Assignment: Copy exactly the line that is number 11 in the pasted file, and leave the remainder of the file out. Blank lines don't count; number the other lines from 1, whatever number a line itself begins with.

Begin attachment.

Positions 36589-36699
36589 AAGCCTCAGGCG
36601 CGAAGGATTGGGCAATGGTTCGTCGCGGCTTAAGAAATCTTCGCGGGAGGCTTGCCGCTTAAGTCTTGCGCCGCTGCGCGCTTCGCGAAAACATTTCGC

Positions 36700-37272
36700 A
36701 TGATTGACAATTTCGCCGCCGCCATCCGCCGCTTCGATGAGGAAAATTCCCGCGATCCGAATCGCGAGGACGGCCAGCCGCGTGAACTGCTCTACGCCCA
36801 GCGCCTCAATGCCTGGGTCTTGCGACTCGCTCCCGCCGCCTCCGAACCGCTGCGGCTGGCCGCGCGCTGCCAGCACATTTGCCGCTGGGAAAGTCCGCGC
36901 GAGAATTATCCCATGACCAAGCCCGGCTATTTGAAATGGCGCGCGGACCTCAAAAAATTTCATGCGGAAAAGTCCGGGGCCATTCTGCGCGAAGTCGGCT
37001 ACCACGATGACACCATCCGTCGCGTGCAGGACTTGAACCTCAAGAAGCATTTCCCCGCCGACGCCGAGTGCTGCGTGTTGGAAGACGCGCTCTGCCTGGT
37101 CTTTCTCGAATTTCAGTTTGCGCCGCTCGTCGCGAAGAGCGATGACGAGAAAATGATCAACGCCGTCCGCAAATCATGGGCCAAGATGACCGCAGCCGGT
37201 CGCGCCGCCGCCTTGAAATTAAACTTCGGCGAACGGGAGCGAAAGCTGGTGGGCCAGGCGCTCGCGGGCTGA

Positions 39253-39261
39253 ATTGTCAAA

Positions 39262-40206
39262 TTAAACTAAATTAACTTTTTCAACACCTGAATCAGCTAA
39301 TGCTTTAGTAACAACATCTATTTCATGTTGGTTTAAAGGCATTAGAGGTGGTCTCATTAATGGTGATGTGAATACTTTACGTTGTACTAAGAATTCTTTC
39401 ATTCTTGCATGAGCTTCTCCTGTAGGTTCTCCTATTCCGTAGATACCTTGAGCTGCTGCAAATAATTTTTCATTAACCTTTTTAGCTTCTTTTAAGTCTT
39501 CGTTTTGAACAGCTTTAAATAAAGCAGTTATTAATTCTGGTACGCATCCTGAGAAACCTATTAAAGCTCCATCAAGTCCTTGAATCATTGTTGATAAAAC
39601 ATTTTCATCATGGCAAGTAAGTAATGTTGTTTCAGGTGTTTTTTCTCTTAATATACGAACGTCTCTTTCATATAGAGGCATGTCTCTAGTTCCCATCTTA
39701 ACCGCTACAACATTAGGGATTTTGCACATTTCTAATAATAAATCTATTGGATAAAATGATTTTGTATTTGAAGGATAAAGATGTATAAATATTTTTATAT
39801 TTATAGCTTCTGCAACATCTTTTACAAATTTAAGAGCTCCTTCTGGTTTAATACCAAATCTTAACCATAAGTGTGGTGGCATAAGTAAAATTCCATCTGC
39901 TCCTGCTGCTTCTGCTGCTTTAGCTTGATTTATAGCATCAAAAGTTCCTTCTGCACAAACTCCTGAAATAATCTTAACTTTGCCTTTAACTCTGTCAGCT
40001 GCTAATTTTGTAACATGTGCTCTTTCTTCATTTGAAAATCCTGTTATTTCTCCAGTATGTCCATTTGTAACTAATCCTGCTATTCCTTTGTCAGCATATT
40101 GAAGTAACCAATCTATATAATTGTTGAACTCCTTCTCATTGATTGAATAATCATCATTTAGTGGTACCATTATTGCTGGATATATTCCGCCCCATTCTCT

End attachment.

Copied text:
37201 CGCGCCGCCGCCTTGAAATTAAACTTCGGCGAACGGGAGCGAAAGCTGGTGGGCCAGGCGCTCGCGGGCTGA